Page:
PIVI’s mission is to assist developing countries in introducing seasonal influenza vaccines and implementing sustainable programs to protect high-risk individuals from morbidity and mortality associated with annual influenza epidemics.
The Partnership plays a pivotal role by supplying donated influenza vaccine and supplies to countries that lack those resources but that are otherwise ready to establish or expand their influenza vaccination programs. Country-led program evaluation and sustainability planning also are key components of the partnership’s mission.
Influenza is a global disease that adversely impacts the health of millions of people around the world each year. PIVI’s long-term vision is for everyone around the world – and especially high-risk persons – to have equitable access to seasonal influenza vaccine. Collaborating with PIVI allows eligible countries to learn how to manage a seasonal flu vaccination program, and to build to their evidence base and attract additional resources. Ultimately, the sustainability plan for each program will vary from country to country, ranging from country-owned manufacturing capacity to negotiation of pricing between vaccine manufacturer and country.
Flu vaccination is taking place in Nicaragua during Vaccination Week in the Americas (VWA). VWA is part of a wider global initiative called World Immunization Week, recognized by all regions of the World Health Organization.
PIVI’s mission is bolstered by the different but complementary work of other key organizations, including the WHO Global Action Plan for Influenza Vaccines-II, the United States’ influenza vaccine development program managed by Biomedical Advanced Research and Development Authority (BARDA), and the Global Alliance for Vaccines and Immunisation (GAVI).
PIVI’s mission also is aligned with CDC Influenza Division’s strategic international plan, which is focused on creating an evidence base for influenza control and prevention globally; communicating influenza-associated risks; and decreasing the global impact of influenza through provision of technical assistance and training and contributions to capacity building and research.
As a PIVI partner, CDC provides technical expertise and guidance on implementation of flu vaccination programs, and also facilitates communication among partners. Outside of PIVI, CDC Influenza Division’s International Program assists countries with setting up surveillance and laboratory systems for influenza.
Flu Shots Protect Expecting Mothers and Their Newborns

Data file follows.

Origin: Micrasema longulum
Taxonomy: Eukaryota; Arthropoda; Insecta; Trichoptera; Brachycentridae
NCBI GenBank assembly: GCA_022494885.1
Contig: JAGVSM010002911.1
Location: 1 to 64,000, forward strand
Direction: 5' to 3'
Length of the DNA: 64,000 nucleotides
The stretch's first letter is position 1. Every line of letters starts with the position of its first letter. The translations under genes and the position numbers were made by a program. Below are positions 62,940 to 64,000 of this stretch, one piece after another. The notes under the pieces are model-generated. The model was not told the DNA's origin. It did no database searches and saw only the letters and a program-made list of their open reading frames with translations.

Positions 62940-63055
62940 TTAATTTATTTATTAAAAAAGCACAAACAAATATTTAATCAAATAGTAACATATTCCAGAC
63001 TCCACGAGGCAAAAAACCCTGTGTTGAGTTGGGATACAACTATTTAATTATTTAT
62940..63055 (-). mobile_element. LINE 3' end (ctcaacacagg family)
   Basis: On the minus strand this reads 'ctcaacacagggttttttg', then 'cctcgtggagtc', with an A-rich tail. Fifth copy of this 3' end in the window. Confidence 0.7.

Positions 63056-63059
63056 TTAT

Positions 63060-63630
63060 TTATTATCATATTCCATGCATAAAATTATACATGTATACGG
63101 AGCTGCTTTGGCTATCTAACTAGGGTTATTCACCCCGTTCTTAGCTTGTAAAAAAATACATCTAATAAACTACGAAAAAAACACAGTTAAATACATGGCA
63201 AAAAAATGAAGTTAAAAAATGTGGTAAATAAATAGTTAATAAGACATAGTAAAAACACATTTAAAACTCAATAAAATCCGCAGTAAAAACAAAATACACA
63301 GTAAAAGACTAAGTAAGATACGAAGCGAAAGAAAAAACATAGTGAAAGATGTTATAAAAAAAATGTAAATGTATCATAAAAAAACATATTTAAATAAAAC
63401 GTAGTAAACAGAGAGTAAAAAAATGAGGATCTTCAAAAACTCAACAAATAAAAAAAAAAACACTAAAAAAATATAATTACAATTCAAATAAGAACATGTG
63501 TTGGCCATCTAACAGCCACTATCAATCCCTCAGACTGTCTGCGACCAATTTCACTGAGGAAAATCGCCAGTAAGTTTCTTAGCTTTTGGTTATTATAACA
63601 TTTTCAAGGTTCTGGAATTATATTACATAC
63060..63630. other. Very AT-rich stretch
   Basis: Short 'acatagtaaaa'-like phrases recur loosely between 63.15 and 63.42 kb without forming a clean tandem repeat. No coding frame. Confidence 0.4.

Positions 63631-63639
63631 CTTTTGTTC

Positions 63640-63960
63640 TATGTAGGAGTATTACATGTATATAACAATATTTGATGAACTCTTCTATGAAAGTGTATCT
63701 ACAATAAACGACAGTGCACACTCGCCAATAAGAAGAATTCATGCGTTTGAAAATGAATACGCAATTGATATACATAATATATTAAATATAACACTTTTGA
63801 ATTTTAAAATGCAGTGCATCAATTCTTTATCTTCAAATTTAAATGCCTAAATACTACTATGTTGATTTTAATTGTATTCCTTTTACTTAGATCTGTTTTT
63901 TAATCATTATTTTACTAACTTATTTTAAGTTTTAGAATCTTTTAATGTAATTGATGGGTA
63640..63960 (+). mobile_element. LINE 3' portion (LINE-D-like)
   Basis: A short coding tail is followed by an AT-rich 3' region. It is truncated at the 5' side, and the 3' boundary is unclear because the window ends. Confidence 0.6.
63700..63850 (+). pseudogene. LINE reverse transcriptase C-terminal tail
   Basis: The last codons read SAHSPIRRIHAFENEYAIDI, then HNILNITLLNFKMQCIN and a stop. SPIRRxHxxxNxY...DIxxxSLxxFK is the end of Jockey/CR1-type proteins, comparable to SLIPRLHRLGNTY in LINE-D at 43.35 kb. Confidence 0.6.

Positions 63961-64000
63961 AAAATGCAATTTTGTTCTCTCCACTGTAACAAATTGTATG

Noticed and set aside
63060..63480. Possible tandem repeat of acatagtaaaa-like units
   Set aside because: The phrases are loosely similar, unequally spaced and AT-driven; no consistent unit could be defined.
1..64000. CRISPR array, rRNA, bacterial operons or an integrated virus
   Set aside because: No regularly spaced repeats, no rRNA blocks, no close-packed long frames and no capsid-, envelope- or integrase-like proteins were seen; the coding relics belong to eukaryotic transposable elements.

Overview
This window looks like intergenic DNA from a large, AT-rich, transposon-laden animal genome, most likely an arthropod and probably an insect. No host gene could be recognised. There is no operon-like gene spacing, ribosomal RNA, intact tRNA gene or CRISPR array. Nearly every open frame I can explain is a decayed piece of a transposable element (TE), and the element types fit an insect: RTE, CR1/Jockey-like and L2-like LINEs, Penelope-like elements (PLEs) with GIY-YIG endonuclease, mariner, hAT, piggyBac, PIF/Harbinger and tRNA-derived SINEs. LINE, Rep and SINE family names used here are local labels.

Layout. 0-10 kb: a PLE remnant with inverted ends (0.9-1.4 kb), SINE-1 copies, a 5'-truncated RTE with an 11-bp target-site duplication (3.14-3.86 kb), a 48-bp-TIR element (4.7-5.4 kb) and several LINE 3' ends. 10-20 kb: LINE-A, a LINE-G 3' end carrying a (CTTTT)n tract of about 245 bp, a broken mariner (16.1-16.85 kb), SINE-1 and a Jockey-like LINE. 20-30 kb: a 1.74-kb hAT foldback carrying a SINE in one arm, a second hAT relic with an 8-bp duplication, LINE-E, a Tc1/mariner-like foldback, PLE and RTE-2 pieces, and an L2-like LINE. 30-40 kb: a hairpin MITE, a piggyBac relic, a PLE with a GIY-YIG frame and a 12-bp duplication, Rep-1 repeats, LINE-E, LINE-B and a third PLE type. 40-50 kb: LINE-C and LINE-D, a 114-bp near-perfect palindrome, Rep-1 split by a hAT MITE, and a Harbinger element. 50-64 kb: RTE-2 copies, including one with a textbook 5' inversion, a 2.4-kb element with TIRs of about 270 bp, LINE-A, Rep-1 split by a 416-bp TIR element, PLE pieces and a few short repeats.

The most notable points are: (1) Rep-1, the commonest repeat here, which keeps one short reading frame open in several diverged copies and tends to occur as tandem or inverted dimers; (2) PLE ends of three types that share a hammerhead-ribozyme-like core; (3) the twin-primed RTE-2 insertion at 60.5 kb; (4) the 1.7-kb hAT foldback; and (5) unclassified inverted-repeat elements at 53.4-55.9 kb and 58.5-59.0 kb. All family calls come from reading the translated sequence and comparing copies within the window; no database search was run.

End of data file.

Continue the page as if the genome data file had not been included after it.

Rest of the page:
Pregnant women are at high risk of developing serious complications if they get the flu. Changes in the immune system, heart and lung functions during pregnancy make pregnant women more likely to get seriously ill if they get the flu. Severe illness in a pregnant mother can be dangerous to her fetus because it increases the chances for serious problems such as premature labor and delivery. This is why CDC recommends that pregnant women get an annual flu vaccine. Pregnant women can be vaccinated against flu during any trimester of their pregnancy. Getting vaccinated protects the pregnant woman from the flu, and can pass protective antibodies to her unborn baby; those antibodies help protect the baby from influenza for up six months after he or she is born. Those first six months of life are a vulnerable time; babies can’t be vaccinated against influenza until they are six months old, so protection passed from mom when she is vaccinated during pregnancy is one way to ensure baby’s health during those first months of life.
Last year, when pregnant women in Laos got a flu vaccine, the nurse gave each woman a card and asked her to bring it back to the clinic when she was ready to deliver her baby. Weeks or months later, when expecting mothers came back with their cards and delivered their babies, the babies’ weights were recorded alongside the mothers’ influenza vaccination status. In a country where medical records are scarce and often incomplete, this information is providing Laos with important insight regarding the value of seasonal influenza vaccination to the health of mothers and babies. Notably, similar efforts in other countries have shown that influenza vaccination during pregnancy has been correlated with higher birth weights.